Nomura

What's on the horizon for the global economy?

Our weekly updated overview highlights the key releases of global economic market data from around the globe and provides an economic outlook for the rest of 2019 by region.

  • Our updated calendar identifies the top events that should be on your radar this week.
  • We also provide an outlook overview region by region for the rest of the year.
Global Markets Research Economic Data and Events Calendar

Our view in a nutshell

Japan

  • Despite relatively stable domestic demand, a downside risk to growth remains as drags from real exports could re-emerge.
  • We expect core CPI inflation to remain around 0.5% y-o-y for a while as it continues to decelerate for a while
  • We expect the current YCC policy to remain untouched in the longer run, despite continuing hints from the BOJ for further rate cuts
  • The risk is renewed yen appreciation caused by our concerns over a global recession and US protectionism.

Asia

  • The export-led downturn has spilt into capex, and consumption is now at risk. We don’t expect a recovery until Q1 at the earliest
  • We expect more central bank rate cuts: China, Korea, India, Indonesia, Malaysia, Thailand, the Philippines and Australia.
  • The region’s new stars in terms of rising long-run potential growth are mainly in parts of Southeast Asia.
  • China: We expect the slowdown to worsen and policy easing to continue; the outbreak of Wuhan coronavirus is a new risk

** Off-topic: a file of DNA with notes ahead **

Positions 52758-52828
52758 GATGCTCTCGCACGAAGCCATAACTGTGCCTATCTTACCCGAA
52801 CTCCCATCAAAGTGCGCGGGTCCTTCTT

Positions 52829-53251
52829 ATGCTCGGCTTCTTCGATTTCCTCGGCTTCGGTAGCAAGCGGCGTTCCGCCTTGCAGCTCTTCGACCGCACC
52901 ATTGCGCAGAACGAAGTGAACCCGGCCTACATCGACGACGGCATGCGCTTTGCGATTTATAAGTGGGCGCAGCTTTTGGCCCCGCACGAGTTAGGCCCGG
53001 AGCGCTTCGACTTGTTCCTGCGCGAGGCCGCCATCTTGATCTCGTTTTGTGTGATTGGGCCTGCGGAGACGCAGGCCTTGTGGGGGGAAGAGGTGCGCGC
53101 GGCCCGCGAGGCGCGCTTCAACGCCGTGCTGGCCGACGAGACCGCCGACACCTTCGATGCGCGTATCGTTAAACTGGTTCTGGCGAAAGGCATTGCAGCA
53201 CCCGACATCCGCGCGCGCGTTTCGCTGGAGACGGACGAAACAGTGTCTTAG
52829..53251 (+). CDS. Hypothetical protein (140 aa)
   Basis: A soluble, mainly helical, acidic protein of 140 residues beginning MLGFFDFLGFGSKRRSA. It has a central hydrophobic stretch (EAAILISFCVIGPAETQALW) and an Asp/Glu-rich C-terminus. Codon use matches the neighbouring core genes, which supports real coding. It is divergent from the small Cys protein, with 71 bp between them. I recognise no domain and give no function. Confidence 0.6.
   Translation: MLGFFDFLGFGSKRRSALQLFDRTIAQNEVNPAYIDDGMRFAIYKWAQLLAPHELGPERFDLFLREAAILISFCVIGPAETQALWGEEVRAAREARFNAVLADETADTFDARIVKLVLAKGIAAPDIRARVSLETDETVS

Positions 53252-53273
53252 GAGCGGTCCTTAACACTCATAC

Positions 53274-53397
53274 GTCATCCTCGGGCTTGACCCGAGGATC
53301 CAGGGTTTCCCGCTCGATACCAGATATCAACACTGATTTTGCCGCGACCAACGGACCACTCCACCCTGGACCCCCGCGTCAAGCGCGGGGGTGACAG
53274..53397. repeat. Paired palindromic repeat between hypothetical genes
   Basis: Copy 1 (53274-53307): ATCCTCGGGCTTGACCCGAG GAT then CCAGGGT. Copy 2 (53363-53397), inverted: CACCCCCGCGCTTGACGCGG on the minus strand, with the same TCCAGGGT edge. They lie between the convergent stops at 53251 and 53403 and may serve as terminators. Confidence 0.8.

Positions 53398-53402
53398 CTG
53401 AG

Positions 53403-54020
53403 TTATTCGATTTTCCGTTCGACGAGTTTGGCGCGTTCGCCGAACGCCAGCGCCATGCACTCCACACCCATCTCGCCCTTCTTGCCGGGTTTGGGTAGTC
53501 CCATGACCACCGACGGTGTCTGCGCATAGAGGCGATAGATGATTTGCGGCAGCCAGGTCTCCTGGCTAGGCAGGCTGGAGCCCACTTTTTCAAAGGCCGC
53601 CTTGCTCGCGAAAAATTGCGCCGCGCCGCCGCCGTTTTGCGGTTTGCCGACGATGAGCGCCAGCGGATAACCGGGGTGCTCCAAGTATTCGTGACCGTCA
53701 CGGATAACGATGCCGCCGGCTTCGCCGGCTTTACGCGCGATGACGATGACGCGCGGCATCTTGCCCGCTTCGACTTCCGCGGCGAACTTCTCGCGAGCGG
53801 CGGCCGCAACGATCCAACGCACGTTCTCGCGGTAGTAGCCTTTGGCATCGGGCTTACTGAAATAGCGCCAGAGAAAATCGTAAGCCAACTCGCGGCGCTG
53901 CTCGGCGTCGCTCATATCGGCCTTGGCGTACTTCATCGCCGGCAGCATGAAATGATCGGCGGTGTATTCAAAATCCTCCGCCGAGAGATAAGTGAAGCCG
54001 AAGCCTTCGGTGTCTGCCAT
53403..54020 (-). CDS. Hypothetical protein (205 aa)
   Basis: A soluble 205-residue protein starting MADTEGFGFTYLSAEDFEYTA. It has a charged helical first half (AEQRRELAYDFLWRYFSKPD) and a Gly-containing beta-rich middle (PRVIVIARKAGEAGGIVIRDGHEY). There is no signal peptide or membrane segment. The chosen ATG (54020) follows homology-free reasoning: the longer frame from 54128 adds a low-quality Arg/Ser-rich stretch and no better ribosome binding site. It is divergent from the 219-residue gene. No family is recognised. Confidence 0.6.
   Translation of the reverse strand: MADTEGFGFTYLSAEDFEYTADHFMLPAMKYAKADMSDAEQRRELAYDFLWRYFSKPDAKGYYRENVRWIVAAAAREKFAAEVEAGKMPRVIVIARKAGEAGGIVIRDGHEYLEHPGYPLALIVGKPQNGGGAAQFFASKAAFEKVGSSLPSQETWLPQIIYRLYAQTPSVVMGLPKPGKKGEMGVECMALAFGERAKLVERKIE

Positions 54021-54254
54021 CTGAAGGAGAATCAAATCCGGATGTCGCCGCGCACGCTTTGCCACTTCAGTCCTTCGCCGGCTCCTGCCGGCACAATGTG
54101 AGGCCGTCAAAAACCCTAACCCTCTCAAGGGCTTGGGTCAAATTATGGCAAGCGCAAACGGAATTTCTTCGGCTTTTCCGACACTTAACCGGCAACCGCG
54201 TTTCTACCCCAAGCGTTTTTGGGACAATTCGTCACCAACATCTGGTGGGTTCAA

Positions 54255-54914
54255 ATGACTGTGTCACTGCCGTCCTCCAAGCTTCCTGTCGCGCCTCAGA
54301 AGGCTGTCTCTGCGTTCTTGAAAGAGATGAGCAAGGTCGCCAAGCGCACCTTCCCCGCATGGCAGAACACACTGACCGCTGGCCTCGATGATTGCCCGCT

• Korea: We expect the BOK to deliver a 25bp rate cut in Q3 2019 (most likely July) and another in Q4 (most likely November).
  • India: We expect the cumulative effects of monetary policy easing to support a cyclical recovery starting Q3 2019.
  • Indonesia: President Jokowi’s re-election bodes well for further reforms, investment spending and potential growth.
  • Australia: We see better, but still-sub trend growth, continuing low inflation and two more 25bp rate cuts (Q4, Q1).

United States

  • Growth has slowed to potential but we expect a modest acceleration starting in H2 2020 as uncertainty wanes.
  • Recession risk has dissipated as consumer fundamentals help sustain the expansion.
  • Core inflation should pick up as higher tariffs pass through to consumer prices and labour markets remain tight.
  • After cutting rates three times in 2019, we expect the Fed to remain on hold over the forecast horizon.
  • Balance sheet expansion has started but the FOMC will need to make adjustments in coming quarters.
  • Risks include aggressive trade policy, elevated levels of corporate debt and a sudden tightening of financial conditions.

Europe

  • We expect growth to stay weak but to slowly recover in 2020. Manufacturing recession risks spilling over into services/jobs.
  • We see euro area core inflation rising gradually over time, but remaining well below the ECB’s inflation aim.
  • We expect the ECB to remain on hold as survey data improve and underlying measures of inflation grind higher.
  • The tail risks of a Brexit cliff edge at the end of 2020 remain, but we expect a free trade deal to be agreed which avoids that.
  • UK growth has been volatile thanks to Brexit uncertainty but we see a recovery in the run-rate of growth in 2020.
  • The BoE revised down its growth and inflation views materially but still sees inflation modestly above target in three years.
  • We expect an interim BoE rate cut in January, though this will require ongoing weakness in the economic data.

For more information read our weekly report here

Contributors

  • Lewis Alexander

    Chief US Economist

  • George Buckley

    Chief UK & Euro Area Economist

  • Ting Lu

    Chief China Economist

  • Takashi Miwa

    Chief Japan Economist

  • Rob Subbaraman

    Head of Global Macro Research and Co-head of Global Markets Research

  • Sonal Varma

    Chief Economist, India and Asia ex Japan

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